So how do we go about it? As aforementioned, we obviously have massive environmental and health incentives to reduce meat consumption. Current methods of livestock production treats animals as commodity to maximise profit rather than sentient beings with needs and desires. So where is that fine line of rock solid ethics sustainable for a further 10,000 years?
After some thought, I came to a conclusion that minimising our environmental foot print through;
- reusing and fixing everything,
- buying only things that I really need that lasts a long time,
- choosing ethically sourced materials and ingredients where we can and when we can afford it,
- increase bio-diversity in our immediate environment,
probably had greater ecological impact as well as increased well being of animals than pursuing strict veganism and still living a normal life of high consumption.
Moreover, as mentioned in my previous post, the population of some animals are so out of wack after we’ve eliminated the top predators that it is now our ethical responsibility to either bring back the predators, or to take on that roll and control the numbers. In the latter case, I think it is highly unethical and immoral NOT to eat the meat.
So here’s where I stand at the moment.
- I’m a flexitarian when invited for dinner
- I don’t personally buy factory farmed meat anymore
- I try to buy organic and eat mostly local, seasonal veg, grains, fruits and nuts
- I am prepared to kill animals I eat, if they have had a good life
- I would eventually like to hunt over-populated game occasionally and learn to use every scrap of the carcass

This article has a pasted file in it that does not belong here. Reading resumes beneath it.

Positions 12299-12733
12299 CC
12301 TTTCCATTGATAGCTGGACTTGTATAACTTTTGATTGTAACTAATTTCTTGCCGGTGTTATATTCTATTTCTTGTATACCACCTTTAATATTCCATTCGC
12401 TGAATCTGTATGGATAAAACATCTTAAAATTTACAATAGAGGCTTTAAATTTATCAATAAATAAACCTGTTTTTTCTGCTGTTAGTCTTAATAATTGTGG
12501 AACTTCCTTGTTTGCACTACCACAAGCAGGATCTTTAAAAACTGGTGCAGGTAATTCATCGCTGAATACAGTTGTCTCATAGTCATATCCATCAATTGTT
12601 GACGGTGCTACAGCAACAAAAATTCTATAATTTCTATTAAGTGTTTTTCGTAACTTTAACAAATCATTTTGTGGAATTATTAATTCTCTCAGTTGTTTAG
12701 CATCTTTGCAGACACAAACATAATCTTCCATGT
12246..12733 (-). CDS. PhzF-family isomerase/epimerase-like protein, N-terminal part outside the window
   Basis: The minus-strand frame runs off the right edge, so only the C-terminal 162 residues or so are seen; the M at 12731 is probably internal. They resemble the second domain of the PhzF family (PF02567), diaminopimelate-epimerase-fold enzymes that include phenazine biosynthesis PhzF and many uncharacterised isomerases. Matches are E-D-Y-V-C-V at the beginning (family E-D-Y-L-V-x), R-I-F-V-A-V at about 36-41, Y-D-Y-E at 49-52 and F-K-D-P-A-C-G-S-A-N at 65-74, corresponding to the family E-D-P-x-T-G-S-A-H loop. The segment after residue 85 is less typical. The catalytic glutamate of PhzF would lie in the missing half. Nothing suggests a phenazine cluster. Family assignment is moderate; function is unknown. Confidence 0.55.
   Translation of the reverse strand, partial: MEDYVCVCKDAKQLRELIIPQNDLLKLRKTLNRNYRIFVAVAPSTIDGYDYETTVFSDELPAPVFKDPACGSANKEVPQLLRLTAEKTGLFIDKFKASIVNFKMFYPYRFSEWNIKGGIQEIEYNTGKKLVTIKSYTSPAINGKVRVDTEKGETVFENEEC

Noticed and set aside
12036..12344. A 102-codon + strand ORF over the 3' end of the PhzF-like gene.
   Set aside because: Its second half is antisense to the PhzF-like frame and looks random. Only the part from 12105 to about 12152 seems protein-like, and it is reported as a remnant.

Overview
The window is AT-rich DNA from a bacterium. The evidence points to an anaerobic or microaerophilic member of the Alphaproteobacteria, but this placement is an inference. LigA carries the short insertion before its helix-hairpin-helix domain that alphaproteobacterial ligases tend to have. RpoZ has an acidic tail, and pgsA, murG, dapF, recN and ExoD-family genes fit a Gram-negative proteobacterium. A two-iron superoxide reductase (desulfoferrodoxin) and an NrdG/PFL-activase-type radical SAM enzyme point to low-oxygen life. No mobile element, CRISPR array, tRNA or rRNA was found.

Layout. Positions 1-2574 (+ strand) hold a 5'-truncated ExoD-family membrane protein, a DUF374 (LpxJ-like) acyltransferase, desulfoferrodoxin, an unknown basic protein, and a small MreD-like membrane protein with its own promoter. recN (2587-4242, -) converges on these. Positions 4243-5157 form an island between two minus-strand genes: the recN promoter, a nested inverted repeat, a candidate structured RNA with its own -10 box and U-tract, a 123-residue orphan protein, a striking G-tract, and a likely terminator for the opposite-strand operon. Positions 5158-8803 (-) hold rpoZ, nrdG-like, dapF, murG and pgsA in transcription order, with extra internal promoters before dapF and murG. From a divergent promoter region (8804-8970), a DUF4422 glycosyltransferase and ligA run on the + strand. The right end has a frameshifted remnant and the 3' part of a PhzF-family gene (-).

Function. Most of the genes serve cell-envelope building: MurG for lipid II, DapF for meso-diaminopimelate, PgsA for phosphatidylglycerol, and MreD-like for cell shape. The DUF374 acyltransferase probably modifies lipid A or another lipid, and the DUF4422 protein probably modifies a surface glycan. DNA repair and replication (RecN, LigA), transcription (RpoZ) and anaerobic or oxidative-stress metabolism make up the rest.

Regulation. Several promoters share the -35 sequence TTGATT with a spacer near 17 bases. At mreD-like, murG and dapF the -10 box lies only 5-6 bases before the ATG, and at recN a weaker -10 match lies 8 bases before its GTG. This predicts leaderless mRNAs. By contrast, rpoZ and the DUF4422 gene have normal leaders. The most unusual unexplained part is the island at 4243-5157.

My choices and ethics seems to relate closely to the banner of ‘ethical omnivorism’. Or as I would like to call it ‘Evolutionary Common Sense’ diet… It’s similar to a paleo diet but it takes into account 12,000 years of evolution alongside agriculture, indiscriminately omnivorous as our ancestors would have been and environmentally mindful. Think about it. We evolved for hundreds of thousands of years mostly eating seasonal nuts, berries, roots and leaves of edible plants with the occasional wild game. More recently grains too. Those who performed well with these foods had higher rate of survival and more chances to procreate. Repeat this tens of thousands of times over and we have me and you.
This post came as a response to a BBC article about cognitive dissonance in meat eating and other human behaviours. It made me re-examine my current stance objectively and I’m happy to say I think it’s free of dissonance, pretty easy to sustain and socially acceptable. Or am I under self-illusion….
Hypocrisy can flourish in certain social and cultural environments. Social habits can cast a veil over our moral conflicts, by normalising behaviours and making them invisible and resistant to change.http://www.bbc.com/future/story/20190206-what-the-meat-paradox-reveals-about-moral-decision-making